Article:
Today’s interview is with Brandon Harris. Brandon is a film critic, a filmmaker, and a producer. He attended Suny Purchase. He recently made the film Redlegs, which was screened at a number of film festivals around the nation. He’s written articles for FIlmmaker Magazine, Variety, Hammer to Nail, among other magazines, blogs, and news outlets. Brandon also has film reviews at Indiewire.
Justin Samuels: What did you study at Suny Purchase? How was your experience there?
Brandon Harris: It was incredible. I studied filmmaking. I focused on narrative, film history, and theory. It was the defining experience of my youth. I was in the conservatory, and it was much different than it is now. I was learning how to make films when film as a medium was just beginning its oddly quick death. Regardless, I learned to cut with my hands.
JS: What festivals were your first film, Redlegs screened at?
BH: May 3rd, Brooklyn, NY – Brooklyn Arts Council’s Scene:Brooklyn (Sneak Preview)
May 25th-31st, Brooklyn, NY – ReRun GastroPub Theater (World Premiere Theatrical Run)
June 21st, Brooklyn, NY – Northside Festival
June 25th-26th, Oranjestad, Aruba – Aruba International Film Festival (International Premiere)
August 10th-16th, Portland, OR – Clinton Street Theater
August 20th, Brooklyn, NY – Filmwax Screening Series, Franklin Park
August 26th, Dayton, OH – FilmDayton Festival
September 30th, Hagatna, Guam – Guam International Film Festival (Asian Premiere)
October 6th, Hartford, CT – Real Art Ways
November 2nd-3rd, Bellingham, WA – Pickford Film Center
November 3rd, Memphis, TN – Indie Memphis Film Festival
November 16th-20th, Cincinnati, OH – Esquire Theater
December 4th & 7th, Anchorage, AK – Anchorage International Film Festival
December 5th, Pleasantville, NY – Jacob Burns Film Center
December 8th-9th, 11th, Bahamas – Bahamas international Film Festival
April 11th-13th, Cleveland, OH – Cleveland International Film Festival
April 14th, 16th-17th, Krakow, Poland – Off Plus Camera International Festival of Independent Cinema (European Premiere)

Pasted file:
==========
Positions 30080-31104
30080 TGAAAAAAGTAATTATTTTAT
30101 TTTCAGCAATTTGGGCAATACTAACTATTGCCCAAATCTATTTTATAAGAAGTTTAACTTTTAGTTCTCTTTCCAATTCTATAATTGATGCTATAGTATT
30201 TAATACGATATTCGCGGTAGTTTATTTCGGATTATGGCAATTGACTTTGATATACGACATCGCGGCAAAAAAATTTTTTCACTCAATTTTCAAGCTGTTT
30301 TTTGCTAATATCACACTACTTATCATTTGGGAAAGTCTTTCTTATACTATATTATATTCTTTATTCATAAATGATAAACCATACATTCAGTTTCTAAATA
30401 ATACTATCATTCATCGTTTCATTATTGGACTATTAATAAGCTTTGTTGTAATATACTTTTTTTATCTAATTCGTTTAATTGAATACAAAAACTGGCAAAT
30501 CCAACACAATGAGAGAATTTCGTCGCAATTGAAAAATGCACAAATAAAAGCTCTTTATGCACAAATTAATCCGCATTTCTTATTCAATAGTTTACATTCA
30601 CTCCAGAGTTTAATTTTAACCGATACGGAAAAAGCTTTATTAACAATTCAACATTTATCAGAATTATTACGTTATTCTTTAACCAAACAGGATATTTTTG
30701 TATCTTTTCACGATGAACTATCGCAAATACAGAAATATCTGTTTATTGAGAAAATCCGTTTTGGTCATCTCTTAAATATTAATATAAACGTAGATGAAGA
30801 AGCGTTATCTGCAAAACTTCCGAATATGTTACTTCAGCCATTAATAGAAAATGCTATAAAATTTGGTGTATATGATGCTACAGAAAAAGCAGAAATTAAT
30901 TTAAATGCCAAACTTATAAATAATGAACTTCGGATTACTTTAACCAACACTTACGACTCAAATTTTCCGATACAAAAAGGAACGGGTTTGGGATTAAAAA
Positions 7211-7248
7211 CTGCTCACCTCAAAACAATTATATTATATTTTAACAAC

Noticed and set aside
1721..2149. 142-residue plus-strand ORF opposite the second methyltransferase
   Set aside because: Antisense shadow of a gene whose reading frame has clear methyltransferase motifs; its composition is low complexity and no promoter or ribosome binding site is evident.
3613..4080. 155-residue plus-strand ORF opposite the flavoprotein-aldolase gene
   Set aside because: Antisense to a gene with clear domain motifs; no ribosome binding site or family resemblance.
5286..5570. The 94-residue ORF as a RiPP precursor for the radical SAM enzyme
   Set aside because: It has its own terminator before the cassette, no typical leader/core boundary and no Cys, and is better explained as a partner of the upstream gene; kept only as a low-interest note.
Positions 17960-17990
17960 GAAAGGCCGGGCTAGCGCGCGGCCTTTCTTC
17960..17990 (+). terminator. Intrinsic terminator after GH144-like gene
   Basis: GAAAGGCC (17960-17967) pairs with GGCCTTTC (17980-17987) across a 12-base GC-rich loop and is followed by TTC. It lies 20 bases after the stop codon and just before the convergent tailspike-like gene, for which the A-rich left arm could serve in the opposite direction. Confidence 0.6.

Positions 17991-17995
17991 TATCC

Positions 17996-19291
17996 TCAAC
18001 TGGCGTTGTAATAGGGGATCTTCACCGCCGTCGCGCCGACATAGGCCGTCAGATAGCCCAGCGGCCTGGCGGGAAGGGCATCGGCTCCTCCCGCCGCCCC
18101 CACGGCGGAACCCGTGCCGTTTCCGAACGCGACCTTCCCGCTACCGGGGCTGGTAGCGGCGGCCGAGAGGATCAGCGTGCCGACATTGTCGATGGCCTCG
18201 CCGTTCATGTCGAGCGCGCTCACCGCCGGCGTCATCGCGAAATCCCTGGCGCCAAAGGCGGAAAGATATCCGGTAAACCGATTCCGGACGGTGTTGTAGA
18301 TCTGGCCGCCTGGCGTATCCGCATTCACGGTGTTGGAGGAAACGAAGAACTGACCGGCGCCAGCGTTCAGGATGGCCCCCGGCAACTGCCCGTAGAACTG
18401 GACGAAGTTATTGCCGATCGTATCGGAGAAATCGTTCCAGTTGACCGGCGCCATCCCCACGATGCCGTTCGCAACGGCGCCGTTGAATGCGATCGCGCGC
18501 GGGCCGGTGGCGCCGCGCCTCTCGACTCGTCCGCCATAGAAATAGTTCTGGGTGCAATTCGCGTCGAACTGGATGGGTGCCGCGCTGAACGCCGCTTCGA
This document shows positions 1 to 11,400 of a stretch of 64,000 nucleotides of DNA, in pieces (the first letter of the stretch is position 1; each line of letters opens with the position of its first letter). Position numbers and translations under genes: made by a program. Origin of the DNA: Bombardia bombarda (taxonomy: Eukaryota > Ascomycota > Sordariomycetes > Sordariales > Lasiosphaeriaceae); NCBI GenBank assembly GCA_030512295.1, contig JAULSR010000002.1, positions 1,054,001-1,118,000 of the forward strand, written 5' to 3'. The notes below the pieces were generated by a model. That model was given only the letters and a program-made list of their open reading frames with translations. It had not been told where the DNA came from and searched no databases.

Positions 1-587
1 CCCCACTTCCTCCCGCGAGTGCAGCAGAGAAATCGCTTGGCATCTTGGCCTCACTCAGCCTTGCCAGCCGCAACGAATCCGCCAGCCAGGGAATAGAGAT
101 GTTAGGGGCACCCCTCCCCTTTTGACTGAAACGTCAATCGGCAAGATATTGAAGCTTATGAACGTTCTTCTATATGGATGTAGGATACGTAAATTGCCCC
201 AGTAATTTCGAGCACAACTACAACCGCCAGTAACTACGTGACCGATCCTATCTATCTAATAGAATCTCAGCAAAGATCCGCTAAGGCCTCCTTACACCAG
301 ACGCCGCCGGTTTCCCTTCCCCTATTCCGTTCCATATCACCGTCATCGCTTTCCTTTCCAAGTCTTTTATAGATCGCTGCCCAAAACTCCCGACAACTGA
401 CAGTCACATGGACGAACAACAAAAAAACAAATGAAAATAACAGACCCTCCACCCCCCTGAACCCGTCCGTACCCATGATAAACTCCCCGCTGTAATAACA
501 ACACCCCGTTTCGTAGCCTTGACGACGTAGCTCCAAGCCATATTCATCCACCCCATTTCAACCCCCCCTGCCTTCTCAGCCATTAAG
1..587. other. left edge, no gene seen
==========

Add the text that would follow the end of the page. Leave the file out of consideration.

JS: Where can audiences view Redlegs at?
BH: It’ll be available on various VOD platforms this fall.
JS:What is the film about?
BH: I think it’s about the end of a certain kind of American boyhood. You have no real reason to hang out with people when you’re a kid, but you do anyway. You get together after school, you bike somewhere, you blow up a frog, or throw a football. Then you reach a certain age, and adult responsibilities become so important in how we construct our identity. What this film became about for all of us, though I think other significant matters are lurking on the periphery,was the end of a group relationship. And it’s only under duress that the reasons why that’s happening are explored by the people it’s happening to. What we had to do was fight to make the movie both fair and tough toward all three of these individuals.
JS: A big part of what you do is review movies. What’s that like? Does reviewing movies influence you as a screenwriter or filmmaker?
BH: Absolutely. How can you watch so many movies critically and not have it affect your own aesthetic preferences? It definitely informs how I see things, what I like, what I think works, etc. As for film criticism as a job? It sucks. Lousy pay. Good hours though.
JS: Any filmmakers out there now that you particularly admire?
BH: Carlos Reygadas. Michael Haneke. James Gray. David Lynch. Charles Burnett. Phil Morrison. Nuri Bilge Ceylan. Godard. The list goes on and on.
JS: How did you get started as a film critic?
BH: I created Cinema Echo Chamber on January 1st, 2006 and for most of that year I rarely posted at all. Through a variety of different opportunities I had the chance to consume new movies more easily and access to filmmakers. In 2007, I began to devote the blog to incisive reviews (hopefully), festival coverage, the occasional interview with intriguing, underexposed filmmakers, and when provoked, more penetrating, broader cultural criticism, especially as it pertains to film. That led to paid work at places like Filmmaker Magazine, SpoutBlog, L Magazine, UCLA Magazine, MovieMaker, The Daily Beast, etc.
JS: Any new film projects we should be on the look out for from you?
BH: Yes. I produced a Korean American psychosexual thriller last fall. I’m producing a movie about a Japanese janitor who becomes a cowboy in the American southwest this coming fall. And I’m writing things of various sizes and shapes.
JS: Would you ever consider teaching film or writing?
BH: I have in the past, at the New York Film Academy. I’d be happy to again sometime.
JS: Are there any books in the works?
BH: I wish!